Parallel Projects

Desert X Parallel Projects are arts exhibitions and events taking place in the Coachella Valley and surrounding desert communities during the run of Desert X. These projects are presented by non-profit organizations and artists and are free and open to the public. Please refer to the Desert X website for any additional or updated information on the projects. 

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Walter N. Marks Center for the Arts

College of the Desert
43-500 Monterey Ave
Palm Desert, CA 92260

Jenny Holzer: The Power of Words

From the Collections of Jordan D. Schnitzer and the Jordan Schnitzer Family Foundation

February 11-April 4, 2019
11am-4pm M-Th
Opening reception -February 20, 2019, 5-7 p.m.

For over 40 years, Jenny Holzer has pursued a unique art practice in which she uses words and sayings in different media to explore social issues and urge positive social actions. Her mode of delivery can be wall plaques, stone benches with carved inscriptions, prints and posters, LED signs, or printed T-shirts. Of the 53 works in this exhibition, there are lithographic prints, signs, and a carved bench. Holzer delivers her stereotypical laments, astringent observations, social commentary, and slyly humorous aphorisms on subjects ranging from war to racism to private and corporate greed.

The Schnitzer collections constitute the largest holdings of contemporary printmaking in the United States. The Foundation provides loan exhibitions to museums across the country.

Note: There are three parking places next to the gallery. Please see the gallery’s front desk for parking passes.



Art on the New Frontier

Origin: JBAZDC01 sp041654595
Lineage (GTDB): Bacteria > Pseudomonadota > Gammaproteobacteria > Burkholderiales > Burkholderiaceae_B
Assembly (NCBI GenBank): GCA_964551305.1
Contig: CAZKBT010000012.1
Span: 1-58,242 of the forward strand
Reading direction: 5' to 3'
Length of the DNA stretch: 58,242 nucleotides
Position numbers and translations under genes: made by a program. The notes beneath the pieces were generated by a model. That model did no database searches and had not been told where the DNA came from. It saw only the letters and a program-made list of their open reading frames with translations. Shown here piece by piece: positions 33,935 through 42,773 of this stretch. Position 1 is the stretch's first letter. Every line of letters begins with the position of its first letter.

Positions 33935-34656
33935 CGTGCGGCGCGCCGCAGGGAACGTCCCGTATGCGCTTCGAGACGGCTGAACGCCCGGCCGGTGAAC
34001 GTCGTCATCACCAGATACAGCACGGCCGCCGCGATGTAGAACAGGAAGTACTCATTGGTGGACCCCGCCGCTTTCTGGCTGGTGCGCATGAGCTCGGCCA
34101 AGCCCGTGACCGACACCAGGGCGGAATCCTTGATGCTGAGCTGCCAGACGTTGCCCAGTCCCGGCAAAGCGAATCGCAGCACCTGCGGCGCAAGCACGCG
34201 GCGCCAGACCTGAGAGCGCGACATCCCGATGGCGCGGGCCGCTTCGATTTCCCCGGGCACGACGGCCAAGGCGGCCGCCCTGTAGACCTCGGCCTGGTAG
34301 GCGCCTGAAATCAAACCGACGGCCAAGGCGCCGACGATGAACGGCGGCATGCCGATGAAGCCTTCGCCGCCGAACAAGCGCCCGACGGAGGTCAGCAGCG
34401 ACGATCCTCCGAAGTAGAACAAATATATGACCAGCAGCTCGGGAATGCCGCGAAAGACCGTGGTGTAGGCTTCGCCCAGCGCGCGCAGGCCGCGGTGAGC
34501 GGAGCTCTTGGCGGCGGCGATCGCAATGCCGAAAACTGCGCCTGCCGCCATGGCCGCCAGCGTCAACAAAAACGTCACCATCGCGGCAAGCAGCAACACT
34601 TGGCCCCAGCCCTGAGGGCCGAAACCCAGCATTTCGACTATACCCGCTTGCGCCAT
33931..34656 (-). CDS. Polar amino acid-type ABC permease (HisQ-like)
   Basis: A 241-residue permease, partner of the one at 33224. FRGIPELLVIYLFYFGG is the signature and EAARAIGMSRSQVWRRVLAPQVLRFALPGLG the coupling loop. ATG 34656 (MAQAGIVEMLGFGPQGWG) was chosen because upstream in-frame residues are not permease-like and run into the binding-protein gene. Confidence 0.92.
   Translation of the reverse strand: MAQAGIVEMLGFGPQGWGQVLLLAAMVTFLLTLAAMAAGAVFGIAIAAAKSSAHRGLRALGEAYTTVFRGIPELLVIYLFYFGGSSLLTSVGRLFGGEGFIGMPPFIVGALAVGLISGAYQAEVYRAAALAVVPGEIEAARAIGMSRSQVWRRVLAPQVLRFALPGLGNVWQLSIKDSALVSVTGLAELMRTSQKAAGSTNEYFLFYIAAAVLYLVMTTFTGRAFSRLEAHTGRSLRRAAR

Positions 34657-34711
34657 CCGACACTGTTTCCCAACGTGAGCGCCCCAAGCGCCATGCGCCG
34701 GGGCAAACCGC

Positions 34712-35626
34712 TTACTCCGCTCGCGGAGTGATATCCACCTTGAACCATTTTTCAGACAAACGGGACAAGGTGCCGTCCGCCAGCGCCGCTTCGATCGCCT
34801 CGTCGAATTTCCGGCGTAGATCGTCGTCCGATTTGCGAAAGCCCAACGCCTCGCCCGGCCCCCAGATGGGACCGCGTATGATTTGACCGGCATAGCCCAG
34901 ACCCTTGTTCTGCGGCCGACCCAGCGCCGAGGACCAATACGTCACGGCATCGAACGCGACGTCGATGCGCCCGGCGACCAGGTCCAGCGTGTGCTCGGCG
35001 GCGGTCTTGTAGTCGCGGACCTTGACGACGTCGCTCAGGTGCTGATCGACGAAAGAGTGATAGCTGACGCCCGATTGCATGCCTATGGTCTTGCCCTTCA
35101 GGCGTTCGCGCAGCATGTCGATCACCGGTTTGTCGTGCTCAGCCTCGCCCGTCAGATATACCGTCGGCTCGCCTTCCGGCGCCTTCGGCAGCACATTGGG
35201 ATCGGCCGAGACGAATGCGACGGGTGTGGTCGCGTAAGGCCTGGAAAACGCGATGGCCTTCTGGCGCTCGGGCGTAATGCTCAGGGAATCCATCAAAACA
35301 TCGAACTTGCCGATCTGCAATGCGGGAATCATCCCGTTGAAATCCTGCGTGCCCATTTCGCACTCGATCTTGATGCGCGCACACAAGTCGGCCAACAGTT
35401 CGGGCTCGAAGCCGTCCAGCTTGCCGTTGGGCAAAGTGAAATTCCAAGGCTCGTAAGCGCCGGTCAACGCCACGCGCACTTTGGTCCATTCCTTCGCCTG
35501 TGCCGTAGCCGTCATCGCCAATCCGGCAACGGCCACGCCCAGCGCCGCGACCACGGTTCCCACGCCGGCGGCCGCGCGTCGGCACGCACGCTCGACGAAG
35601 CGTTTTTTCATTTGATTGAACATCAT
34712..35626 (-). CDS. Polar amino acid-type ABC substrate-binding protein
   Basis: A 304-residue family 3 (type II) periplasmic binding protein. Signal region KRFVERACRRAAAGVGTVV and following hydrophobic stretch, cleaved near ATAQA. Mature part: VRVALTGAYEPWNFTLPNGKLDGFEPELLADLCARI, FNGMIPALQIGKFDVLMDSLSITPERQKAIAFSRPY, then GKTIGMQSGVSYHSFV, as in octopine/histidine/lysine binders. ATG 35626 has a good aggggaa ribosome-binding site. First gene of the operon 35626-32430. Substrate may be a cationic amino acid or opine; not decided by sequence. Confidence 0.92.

October 27, 2018 –April 30, 2019

Unsettled is a sweeping presentation of contemporary art by more than 75 artists living or working in the Greater West. This provocative exhibition looks to the future while also honoring the past and those who created cultures and places millennia before it was declared ‘unsettled.’The exhibition’s fertile terrain is a “super region” that runs from the top of Alaska, through the North American West, and all the way down to Central America, and the work created here explores the geography of vast frontiers, rich natural resources, diverse indigenous peoples, westward expansion, and the inevitable conflicts that arise when these factors coexist.

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CREATE Center for the Arts

73733 Fred Waring Drive, Suite 106
Palm Desert, CA 92260

Love Across the USA: California

CREATE Center for the Arts is initiating a community sourced public artwork with New York based crochet artist, OLEK, as part of the artist’s series of nationally recognized public works, Love Across the USA. This series focuses on empowering women’s voices and building communities through the shared creation of a crochet mural. Each mural features a portrait of a historical American woman and a phrase. The project offers an artist talk and series of crochet workshops by OLEK and her team. These events are free and open to the public. At these workshops, participants will each receive a piece of the mural to crochet. The workshops will develop into crochet circles that will meet weekly at CREATE Center for the Arts. Participants will work together to finish their pieces during these circles. About six to eight weeks after her first visit, OLEK and her team will return to assemble and install the mural.


Coachella Valley Art Center

45140 Towne Street
Indio, CA 92201

149-Contemporary Thoughts on the Lynching of Mexicans in California 1848-1859

Project Dates: 1 February –23 March, 2019

In California between the years of 1848 and 1859, 149 Mexicans were lynched, victims of mob violence. Lynchings took place from Northern to Southern California and included the first lynching of a woman.Using sculptural insinuation for this lesser known historical fact, Wm. Marquez will create an installation consisting of 149 suspended objects. Marnie L. Navarro will use sound, projection and graphics to address the contemporary parallels in our current political and social climates.Being of Mexican heritage, both Navarro and Marquez are compelled to bring to light historical tragedies that are not discussed. Wm. Marquez’s ancestors first settled the Santa Monica/Los Angeles area in 1769. Having past family members who may have been physically close to the mob violence and killings has compelled him to address this subject matter. Navarro has consistently made art works addressing social and political issues. She too is compelled to address the possibility of history being repeated.